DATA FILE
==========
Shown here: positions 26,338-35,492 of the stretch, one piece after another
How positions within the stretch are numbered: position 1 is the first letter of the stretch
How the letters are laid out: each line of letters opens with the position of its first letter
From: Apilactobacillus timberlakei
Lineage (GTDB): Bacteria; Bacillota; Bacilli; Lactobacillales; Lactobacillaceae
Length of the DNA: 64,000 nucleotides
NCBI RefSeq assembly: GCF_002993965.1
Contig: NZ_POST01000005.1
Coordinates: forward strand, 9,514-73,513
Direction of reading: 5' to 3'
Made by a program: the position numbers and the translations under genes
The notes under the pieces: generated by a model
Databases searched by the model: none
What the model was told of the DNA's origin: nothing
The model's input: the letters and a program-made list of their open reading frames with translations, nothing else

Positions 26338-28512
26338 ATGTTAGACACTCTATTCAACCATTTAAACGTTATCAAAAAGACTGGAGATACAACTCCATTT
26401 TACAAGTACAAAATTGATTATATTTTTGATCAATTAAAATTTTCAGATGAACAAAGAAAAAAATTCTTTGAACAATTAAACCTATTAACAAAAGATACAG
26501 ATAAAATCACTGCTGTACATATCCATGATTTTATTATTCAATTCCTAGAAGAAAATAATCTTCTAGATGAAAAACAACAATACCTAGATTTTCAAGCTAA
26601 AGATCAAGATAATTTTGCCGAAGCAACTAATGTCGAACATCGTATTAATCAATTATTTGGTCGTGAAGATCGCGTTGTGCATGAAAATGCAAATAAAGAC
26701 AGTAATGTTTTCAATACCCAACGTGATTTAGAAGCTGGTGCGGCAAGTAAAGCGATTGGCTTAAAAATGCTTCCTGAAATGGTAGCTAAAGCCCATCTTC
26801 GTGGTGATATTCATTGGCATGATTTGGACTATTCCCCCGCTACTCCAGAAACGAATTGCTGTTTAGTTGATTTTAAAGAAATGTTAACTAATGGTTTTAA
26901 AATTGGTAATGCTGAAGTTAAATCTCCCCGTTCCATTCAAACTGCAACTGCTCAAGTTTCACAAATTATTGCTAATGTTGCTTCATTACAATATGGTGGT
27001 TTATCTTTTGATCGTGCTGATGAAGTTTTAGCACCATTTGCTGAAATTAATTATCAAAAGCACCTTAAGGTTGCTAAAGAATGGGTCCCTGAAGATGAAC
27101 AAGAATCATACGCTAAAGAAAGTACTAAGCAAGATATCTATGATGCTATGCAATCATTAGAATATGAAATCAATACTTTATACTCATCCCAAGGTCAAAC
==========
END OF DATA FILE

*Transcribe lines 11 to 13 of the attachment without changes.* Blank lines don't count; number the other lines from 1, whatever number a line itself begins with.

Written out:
Made by a program: the position numbers and the translations under genes
The notes under the pieces: generated by a model
Databases searched by the model: none